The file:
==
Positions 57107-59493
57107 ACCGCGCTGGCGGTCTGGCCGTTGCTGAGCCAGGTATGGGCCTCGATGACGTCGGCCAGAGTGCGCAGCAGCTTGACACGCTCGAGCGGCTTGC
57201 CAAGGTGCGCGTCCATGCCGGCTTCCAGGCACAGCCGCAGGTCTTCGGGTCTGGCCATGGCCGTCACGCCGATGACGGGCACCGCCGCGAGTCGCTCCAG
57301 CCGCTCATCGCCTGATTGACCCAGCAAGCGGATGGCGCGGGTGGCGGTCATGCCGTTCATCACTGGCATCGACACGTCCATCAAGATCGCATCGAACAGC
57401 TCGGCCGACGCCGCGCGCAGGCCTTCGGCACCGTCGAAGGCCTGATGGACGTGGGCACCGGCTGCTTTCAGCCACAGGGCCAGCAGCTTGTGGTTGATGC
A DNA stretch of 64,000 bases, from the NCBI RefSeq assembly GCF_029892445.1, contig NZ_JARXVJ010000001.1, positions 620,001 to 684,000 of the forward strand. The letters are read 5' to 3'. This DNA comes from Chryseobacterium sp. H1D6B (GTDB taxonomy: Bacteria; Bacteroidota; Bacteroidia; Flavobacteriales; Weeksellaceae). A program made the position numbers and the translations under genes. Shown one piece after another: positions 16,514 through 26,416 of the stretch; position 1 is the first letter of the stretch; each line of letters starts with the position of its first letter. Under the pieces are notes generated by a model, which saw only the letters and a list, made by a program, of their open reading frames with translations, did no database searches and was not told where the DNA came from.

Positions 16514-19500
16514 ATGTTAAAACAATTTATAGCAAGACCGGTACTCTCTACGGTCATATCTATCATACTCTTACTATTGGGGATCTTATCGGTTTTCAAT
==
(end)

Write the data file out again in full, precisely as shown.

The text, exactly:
Positions 57107-59493
57107 ACCGCGCTGGCGGTCTGGCCGTTGCTGAGCCAGGTATGGGCCTCGATGACGTCGGCCAGAGTGCGCAGCAGCTTGACACGCTCGAGCGGCTTGC
57201 CAAGGTGCGCGTCCATGCCGGCTTCCAGGCACAGCCGCAGGTCTTCGGGTCTGGCCATGGCCGTCACGCCGATGACGGGCACCGCCGCGAGTCGCTCCAG
57301 CCGCTCATCGCCTGATTGACCCAGCAAGCGGATGGCGCGGGTGGCGGTCATGCCGTTCATCACTGGCATCGACACGTCCATCAAGATCGCATCGAACAGC
57401 TCGGCCGACGCCGCGCGCAGGCCTTCGGCACCGTCGAAGGCCTGATGGACGTGGGCACCGGCTGCTTTCAGCCACAGGGCCAGCAGCTTGTGGTTGATGC
A DNA stretch of 64,000 bases, from the NCBI RefSeq assembly GCF_029892445.1, contig NZ_JARXVJ010000001.1, positions 620,001 to 684,000 of the forward strand. The letters are read 5' to 3'. This DNA comes from Chryseobacterium sp. H1D6B (GTDB taxonomy: Bacteria; Bacteroidota; Bacteroidia; Flavobacteriales; Weeksellaceae). A program made the position numbers and the translations under genes. Shown one piece after another: positions 16,514 through 26,416 of the stretch; position 1 is the first letter of the stretch; each line of letters starts with the position of its first letter. Under the pieces are notes generated by a model, which saw only the letters and a list, made by a program, of their open reading frames with translations, did no database searches and was not told where the DNA came from.

Positions 16514-19500
16514 ATGTTAAAACAATTTATAGCAAGACCGGTACTCTCTACGGTCATATCTATCATACTCTTACTATTGGGGATCTTATCGGTTTTCAAT